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  • Writer's pictureKirk T. Hartley

New Evidence of Virus Induced Cancers - EBV and Gastric Cancers

Over time, litigators dealing with cancer issues will need to become more attuned to asking plaintiffs and their doctors more questions about their history of viral diseases. Why? As we are slowly learning with Covid 19, there can be many adverse effects from a virus. Indeed, researchers have known for decades that the Epstein-Barr virus (EBV) triggers many Burkitt's lymphomas in children in hot and humid countries in Africa, as explained in this open access 2019 medical article

Now, with better scientific tools, more cancers are being traced back to an EBV trigger. In this instance, a July 27, 2020 article in Nature Genetics suggests EBV also is triggering 8-10% of gastric/stomach cancers. Interestingly, the research findings show the triggers are not DNA alternations, and instead are epigenetic events. A July 27, 2020 article at Science Daily provides a less technical summary based on the press release.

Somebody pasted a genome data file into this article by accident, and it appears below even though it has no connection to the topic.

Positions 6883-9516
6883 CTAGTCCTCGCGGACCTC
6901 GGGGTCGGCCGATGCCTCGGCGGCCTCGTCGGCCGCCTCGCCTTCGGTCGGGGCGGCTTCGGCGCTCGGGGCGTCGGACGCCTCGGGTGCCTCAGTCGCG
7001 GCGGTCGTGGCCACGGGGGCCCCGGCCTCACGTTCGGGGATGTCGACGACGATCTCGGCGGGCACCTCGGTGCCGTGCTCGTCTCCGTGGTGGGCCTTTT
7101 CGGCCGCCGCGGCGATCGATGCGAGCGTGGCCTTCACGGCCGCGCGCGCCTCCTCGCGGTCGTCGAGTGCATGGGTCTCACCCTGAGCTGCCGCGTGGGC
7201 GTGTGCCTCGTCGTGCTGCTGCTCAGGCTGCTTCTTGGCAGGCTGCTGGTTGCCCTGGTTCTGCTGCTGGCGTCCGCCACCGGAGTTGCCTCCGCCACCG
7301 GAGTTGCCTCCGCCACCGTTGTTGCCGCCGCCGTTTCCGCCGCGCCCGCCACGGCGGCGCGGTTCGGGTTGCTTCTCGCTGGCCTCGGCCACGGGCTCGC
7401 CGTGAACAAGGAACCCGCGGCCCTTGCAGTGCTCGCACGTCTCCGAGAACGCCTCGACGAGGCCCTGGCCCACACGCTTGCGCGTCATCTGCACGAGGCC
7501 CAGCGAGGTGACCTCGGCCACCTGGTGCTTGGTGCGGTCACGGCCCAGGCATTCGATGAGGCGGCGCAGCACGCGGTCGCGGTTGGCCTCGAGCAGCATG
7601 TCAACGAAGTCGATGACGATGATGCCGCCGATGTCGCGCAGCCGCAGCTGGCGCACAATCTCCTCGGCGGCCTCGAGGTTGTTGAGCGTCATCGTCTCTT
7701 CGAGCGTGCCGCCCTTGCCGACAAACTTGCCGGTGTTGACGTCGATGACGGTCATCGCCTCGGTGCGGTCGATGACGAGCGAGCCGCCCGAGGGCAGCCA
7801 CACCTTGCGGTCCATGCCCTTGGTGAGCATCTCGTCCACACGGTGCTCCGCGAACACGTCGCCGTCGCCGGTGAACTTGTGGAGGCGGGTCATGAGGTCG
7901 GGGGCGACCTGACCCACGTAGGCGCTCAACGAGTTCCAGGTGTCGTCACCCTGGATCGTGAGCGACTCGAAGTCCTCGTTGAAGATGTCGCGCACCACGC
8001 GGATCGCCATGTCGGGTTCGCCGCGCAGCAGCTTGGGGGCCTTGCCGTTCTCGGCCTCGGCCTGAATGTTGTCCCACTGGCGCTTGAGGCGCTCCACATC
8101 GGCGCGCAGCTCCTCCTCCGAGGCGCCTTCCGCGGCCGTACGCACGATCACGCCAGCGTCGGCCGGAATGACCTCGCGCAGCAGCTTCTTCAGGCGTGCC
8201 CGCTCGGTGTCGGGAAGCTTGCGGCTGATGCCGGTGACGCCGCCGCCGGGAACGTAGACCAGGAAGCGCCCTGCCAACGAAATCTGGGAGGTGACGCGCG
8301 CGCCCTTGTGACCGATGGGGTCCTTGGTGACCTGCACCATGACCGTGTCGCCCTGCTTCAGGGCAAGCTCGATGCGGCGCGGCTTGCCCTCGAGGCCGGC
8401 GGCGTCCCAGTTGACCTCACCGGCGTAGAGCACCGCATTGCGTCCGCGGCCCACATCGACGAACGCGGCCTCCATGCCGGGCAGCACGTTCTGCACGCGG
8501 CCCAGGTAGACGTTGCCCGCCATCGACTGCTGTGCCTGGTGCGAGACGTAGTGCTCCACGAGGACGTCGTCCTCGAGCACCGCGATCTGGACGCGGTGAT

The abstract for the Nature Genetics article explains as follows the epigenetic assay method and findings:


Epstein–Barr virus (EBV) is associated with several human malignancies including 8–10% of gastric cancers (GCs). Genome-wide analysis of 3D chromatin topologies across GC lines, primary tissue and normal gastric samples revealed chromatin domains specific to EBV-positive GC, exhibiting heterochromatin-to-euchromatin transitions and long-range human–viral interactions with non-integrated EBV episomes. EBV infection in vitro suffices to remodel chromatin topology and function at EBV-interacting host genomic loci, converting H3K9me3+ heterochromatin to H3K4me1+/H3K27ac+ bivalency and unleashing latent enhancers to engage and activate nearby GC-related genes (for example TGFBR2 and MZT1). Higher-order epigenotypes of EBV-positive GC thus signify a novel oncogenic paradigm whereby non-integrative viral genomes can directly alter host epigenetic landscapes (‘enhancer infestation’), facilitating proto-oncogene activation and tumorigenesis."

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